Evaluating: Making judgments based on criteria and standards.
• How well did I do?
• What worked?
• What didn’t work?
• How do I do it better next time?
• Seeking constructive feedback
Creating: Combining or reorganizing elements into a new pattern or structure.
• What should I do next?
• What’s my plan / design?
• How can I make it better?

Reference: Pappas, P. (2010). Taxonomy of Reflection: Critical Thinking For Students, Teachers, and Principals. Retrieved from

Group Learning: What I have learnt so far…

It is possible to make distinctions between the types of group work. They all share the social aspect of the learning space in terms of interacting with fellow students with a similar goal in mind. However, cooperative learning is structured, with sharing of materials and ideas, with the intention of learning something together (Slavin, 2010). On the other hand, collaborative learning is based more of coming together of various aspects of a task which they have been allocated. And thirdly, group work may be a combination of these; however less structured which can cause issues with work load and so on. However, they are still all working on a common task, just in various ways. Cooperative learning appears to be the most effective as it encourages all students to participate in a very highly structured manner, promoting learning to occur and perhaps dodging some of the issues related to group work (Slavin, 2010). I believe that students gain a lot from working in group work which is structured like Cooperative learning as each individual is responsible for contributing to the group work. If not they may let the team down, which is a great tool fro motivating so students. Also the idea that students can bounce knowledge and opinions between each other, encouraging rich learning to occur.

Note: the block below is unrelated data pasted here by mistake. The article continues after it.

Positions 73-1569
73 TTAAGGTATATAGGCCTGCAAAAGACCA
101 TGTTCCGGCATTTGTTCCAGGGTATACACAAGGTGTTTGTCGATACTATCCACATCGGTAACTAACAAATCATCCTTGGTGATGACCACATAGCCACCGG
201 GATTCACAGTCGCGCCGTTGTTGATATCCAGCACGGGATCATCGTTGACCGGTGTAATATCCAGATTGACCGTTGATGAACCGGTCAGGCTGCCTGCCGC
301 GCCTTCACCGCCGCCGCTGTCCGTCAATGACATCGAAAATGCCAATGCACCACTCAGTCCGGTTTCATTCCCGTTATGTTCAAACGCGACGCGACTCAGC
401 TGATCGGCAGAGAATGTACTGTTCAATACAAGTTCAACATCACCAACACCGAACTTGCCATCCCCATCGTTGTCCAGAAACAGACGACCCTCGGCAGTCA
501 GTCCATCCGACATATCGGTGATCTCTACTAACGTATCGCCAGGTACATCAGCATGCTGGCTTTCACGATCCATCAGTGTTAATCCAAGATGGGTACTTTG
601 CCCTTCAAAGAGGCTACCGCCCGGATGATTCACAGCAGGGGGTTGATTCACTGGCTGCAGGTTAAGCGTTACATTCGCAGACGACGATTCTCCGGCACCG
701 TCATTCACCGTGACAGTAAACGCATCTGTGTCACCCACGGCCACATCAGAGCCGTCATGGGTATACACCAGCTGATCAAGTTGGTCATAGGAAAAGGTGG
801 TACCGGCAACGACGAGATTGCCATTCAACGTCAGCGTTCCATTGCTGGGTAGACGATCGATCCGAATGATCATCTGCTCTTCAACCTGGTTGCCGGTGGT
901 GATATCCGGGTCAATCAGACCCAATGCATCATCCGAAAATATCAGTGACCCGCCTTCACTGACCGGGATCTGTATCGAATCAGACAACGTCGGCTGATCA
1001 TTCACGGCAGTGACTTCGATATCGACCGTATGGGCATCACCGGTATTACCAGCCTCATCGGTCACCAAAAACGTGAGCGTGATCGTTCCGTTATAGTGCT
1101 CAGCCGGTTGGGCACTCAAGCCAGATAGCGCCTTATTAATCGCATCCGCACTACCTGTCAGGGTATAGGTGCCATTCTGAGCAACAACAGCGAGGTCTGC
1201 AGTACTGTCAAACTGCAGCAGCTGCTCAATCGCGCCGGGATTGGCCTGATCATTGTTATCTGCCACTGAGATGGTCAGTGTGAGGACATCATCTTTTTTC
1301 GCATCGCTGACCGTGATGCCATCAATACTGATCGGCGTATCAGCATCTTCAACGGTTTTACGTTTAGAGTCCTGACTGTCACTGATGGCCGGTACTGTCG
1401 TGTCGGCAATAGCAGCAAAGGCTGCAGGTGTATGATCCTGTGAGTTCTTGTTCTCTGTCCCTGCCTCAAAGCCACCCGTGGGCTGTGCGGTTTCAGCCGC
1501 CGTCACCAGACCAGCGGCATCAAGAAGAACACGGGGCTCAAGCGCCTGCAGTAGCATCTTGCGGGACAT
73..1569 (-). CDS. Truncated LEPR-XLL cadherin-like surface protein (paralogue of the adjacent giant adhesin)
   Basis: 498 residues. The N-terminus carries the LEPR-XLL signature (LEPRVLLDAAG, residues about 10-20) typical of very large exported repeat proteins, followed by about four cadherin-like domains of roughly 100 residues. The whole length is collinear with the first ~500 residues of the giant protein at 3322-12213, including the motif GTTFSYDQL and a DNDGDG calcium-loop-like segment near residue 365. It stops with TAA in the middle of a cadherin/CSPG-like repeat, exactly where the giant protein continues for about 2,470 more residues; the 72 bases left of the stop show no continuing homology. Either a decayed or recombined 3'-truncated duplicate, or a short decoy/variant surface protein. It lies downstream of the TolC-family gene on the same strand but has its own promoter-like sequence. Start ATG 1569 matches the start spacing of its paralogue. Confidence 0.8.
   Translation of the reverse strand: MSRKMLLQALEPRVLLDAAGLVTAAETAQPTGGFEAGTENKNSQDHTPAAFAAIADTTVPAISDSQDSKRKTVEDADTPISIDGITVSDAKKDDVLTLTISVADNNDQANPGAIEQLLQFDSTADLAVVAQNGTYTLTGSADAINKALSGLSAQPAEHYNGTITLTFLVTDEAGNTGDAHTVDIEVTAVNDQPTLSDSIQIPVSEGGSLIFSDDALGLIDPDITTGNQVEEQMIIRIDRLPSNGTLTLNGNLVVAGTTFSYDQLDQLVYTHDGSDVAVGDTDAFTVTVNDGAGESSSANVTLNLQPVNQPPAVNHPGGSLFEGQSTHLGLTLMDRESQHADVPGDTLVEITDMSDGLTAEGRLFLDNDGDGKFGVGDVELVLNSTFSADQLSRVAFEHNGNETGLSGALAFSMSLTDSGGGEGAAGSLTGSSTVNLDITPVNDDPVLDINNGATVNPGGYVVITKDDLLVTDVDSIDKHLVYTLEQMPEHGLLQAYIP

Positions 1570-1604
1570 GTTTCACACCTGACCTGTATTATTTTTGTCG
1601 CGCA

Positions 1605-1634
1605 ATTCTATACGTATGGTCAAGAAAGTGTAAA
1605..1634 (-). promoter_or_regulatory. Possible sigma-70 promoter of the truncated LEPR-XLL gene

Slavin, R. (2010). Co-operative learning: what makes group-work work? The Nature of Learning: Using Research to Inspire Practice, OECD Publishing.

The electronic learning space…

IPads and other technological devices in the classroom can be a fantastic, motivating and effective tool in the classroom, providing they are used in a manner which enhances learning. There are so many different ways to incorporate these into effective lesson. There is much debate about including mobile phones into the classroom learning space as a toll for learning. However there is much stigma about this which would be required to be debunked before this were to be a fully-fledged device in the classroom. However, it is not all quite so effective. Unfortunately it is quite evident that in some classrooms the teacher is uneducated/unaware how to use these devices, resulting in students using them inappropriately (playing games/unrelated apps), or simply are using apps with no educational value unless, used correctly. I have observed this happening in one of my associate teacher’s lessons with students not using the correct apps. For example, playing games instead of using the maths app they are required to be using. However, in the same classroom I saw the use of the app ‘socrative’ which was used as a method of quizzing the students on previously learnt knowledge. This worked really well as the students all had to do this individually, and the teacher could collect the data on her IPad as she was the ‘host’ of the quiz. I feel that for IPads to be a useful educational tool in the classroom teachers need to be prepared to have training, and take the time to search for apps that actually serve an educational purpose. In saying that, it is much easier said than done.